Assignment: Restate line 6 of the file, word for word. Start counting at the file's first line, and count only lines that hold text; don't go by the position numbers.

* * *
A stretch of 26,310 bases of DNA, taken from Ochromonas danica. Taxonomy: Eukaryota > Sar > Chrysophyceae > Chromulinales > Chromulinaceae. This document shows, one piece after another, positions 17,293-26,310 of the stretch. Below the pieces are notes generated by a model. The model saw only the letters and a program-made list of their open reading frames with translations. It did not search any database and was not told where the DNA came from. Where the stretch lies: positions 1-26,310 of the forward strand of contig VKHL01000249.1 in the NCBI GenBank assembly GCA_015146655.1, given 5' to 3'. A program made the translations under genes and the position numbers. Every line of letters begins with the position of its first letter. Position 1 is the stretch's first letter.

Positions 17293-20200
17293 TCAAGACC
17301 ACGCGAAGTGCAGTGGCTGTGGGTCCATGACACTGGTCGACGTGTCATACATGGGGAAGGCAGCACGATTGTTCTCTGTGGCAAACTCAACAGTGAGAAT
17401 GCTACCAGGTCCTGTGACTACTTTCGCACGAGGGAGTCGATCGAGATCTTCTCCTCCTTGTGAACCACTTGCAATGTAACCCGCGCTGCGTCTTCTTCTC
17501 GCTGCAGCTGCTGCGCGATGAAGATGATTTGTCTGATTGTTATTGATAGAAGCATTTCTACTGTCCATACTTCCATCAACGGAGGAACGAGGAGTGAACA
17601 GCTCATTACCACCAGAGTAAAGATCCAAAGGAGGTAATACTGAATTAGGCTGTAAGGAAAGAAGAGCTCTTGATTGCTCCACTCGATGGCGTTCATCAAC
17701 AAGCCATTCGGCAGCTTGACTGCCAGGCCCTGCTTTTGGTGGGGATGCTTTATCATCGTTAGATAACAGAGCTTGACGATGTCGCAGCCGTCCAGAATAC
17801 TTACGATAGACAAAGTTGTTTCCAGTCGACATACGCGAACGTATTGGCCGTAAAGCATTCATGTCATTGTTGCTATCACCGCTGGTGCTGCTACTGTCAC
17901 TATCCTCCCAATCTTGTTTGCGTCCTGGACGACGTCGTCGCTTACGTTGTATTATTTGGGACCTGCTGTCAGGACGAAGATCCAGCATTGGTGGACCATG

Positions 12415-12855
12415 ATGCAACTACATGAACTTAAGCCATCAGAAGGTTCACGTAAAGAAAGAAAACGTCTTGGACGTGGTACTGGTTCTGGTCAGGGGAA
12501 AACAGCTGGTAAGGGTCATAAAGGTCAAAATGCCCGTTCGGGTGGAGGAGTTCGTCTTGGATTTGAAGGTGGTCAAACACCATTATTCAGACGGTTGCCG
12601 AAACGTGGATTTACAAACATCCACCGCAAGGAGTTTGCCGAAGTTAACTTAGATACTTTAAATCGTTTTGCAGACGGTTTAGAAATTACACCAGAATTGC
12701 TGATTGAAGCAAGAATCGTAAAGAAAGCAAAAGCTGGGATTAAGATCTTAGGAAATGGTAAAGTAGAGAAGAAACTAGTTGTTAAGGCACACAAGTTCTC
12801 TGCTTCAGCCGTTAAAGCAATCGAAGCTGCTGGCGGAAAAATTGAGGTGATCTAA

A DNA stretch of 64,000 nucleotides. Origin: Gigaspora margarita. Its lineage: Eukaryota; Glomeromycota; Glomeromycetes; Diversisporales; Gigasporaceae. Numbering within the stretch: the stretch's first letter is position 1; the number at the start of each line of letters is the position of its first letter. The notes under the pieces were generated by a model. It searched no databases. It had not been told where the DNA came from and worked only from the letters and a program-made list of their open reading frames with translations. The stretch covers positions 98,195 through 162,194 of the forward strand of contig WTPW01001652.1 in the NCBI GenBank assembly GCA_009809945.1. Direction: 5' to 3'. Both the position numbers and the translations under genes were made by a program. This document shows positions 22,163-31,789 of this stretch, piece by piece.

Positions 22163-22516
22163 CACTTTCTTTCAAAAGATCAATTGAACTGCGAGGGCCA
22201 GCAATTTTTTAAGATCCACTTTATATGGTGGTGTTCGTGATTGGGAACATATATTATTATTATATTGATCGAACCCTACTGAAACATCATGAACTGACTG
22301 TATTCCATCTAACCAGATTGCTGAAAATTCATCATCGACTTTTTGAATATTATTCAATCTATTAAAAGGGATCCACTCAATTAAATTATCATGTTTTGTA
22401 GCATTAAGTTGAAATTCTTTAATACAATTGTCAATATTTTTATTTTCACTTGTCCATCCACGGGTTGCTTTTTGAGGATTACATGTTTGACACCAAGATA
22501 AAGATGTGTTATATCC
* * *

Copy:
17501 GCTGCAGCTGCTGCGCGATGAAGATGATTTGTCTGATTGTTATTGATAGAAGCATTTCTACTGTCCATACTTCCATCAACGGAGGAACGAGGAGTGAACA